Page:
Patricia McKellar, Senior Lecturer, Learning and Teaching, for the Undergraduate Laws Programme attended the South African Law Teachers Conference in Port Elizabeth held at the Nelson Mandela Metropolitan University (NMMU). NMMU has 25,000 students and is a leading institution in Environmental Law in South Africa. The Conference, welcomed 250 delegates and was an opportunity for law teachers in South Africa to share practice and discuss current legal issues in a collegiate and friendly environment. Themes ranged from Criminal and Procedural Law, Banking and Finance Law, Customary Law, Legal Philosophy, International Law as well as Legal Education and Clinical Legal Education.
The Legal Philosophy sessions served to show how South Africa, and indeed many African countries, require to come to terms with the concept of their legal systems being rooted in different, and sometimes conflicting, cultures. South Africa has the added difficulty of emerging comparatively recently, in terms of evolution of legal systems, from the apartheid regime. But there were clearly initiatives being suggested to undertake research in these areas which may bring some form of new understanding.
Skills acquisition is an important part of the English LLB and so it proved with the South African one. Delegates listened to Dr Desan Lyer speaking on the semiotics of non verbal communications in the legal arena. Dr Lyer submitted that as teachers we focus more on knowledge than on skills and, in particular, not enough time was spent in imparting communication skills.
Desai Colgan, Prof Wesahi Domingo and Helen Papacostantis from de Wits University in Johannesburg gave a well delivered paper on the embedding of legal skills within the curriculum. Rather than restricting the acquisition of skills to one separate course they have included specific skills teaching into particular modules throughout the degree. The authors presented findings relating to the Family law course where they had produced a range of activities for students on where to find your law, how to read legal sources and how to present written legal information.
Jacques Mahler Coetzee from Fort Hare effectively drew in his audience in his discussion of the creation of Audio Visual ‘Pivots’, or short video clips, which he uses to provide a focused entry into discussions stimulating curiosity in going from what he calls the ‘known to the unknown’. Each ‘pivot’ has a range of supporting resources for the student including quizzes and activities.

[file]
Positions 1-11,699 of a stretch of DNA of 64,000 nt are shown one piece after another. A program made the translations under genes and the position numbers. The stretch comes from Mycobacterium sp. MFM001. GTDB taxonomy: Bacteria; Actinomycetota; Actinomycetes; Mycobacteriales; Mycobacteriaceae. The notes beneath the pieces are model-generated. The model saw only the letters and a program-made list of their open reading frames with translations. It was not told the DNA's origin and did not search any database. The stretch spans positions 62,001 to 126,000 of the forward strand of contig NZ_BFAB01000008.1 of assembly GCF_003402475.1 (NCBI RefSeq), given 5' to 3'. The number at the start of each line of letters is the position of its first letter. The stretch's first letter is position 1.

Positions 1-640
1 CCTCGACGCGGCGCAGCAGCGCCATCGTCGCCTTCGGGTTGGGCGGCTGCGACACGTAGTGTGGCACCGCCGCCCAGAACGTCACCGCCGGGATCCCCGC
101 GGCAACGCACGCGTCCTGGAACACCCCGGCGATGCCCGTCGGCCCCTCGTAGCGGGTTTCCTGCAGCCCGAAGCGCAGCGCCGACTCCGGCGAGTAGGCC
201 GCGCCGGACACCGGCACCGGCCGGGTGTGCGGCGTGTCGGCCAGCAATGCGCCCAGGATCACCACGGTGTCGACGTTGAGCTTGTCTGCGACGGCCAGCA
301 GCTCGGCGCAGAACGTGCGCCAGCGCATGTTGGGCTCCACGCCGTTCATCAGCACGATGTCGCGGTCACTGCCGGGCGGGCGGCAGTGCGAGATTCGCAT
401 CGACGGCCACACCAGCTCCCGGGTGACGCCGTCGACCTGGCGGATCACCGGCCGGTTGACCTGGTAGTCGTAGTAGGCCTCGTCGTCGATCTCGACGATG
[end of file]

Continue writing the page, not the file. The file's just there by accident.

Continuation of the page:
Heidi Schoeman from the University of Johannesburg gave a very informative session on the need for lecturers to embrace technology in their teaching or students will lose interest. She gave examples from her own teaching where she uses vodcasts and podcasts as well as engaging with students using Twitter and filming them role playing.
Patricia’s session was on the pilot project in the University of London to use e- readers in the ULP. The paper discussed a project which followed 100 students on the undergraduate LLB in Singapore, Kenya, Germany and the UK who were given e-readers loaded with the study materials as well as the core text books in Criminal and Contract law. The initial findings revealed that students valued the portability and convenience of the e-reader.
David McQuoid-Mason, University of KwaZulu-Natal, ran sessions on Clinical Legal Education including Street law workshops. His emphasis on empowering communities is a potent message and one which has resonance throughout the developed as well as developing worlds. In addition David ran a most engaging session on using Franz Kafka’s The Trial as a teaching tool to enable law students to consider whether a person’s due process rights have been violated by the law enforcement authorities.
The Conference was an opportunity for law teachers in South Africa to share practice and discuss current legal issues in a collegiate and friendly environment. To witness this as an outsider it was clear there is much collaboration and co-ordination among the various institutions. In 1997 David McQuoid-Mason, the then President of the Society of Law
Teachers of Southern Africa, appeared before the Truth and Reconciliation Commission to apologise for the failure of many of the country’s the law faculties to take a stand against apartheid and the gross violations of human rights in South Africa, and gave an undertaking that they would not fail to do so in the future. It is clear that many South African law faculties have left the past behind them and are forging a new and cooperative path to enable them to produce outstanding teachers and thoughtful and diligent students across the racial divide.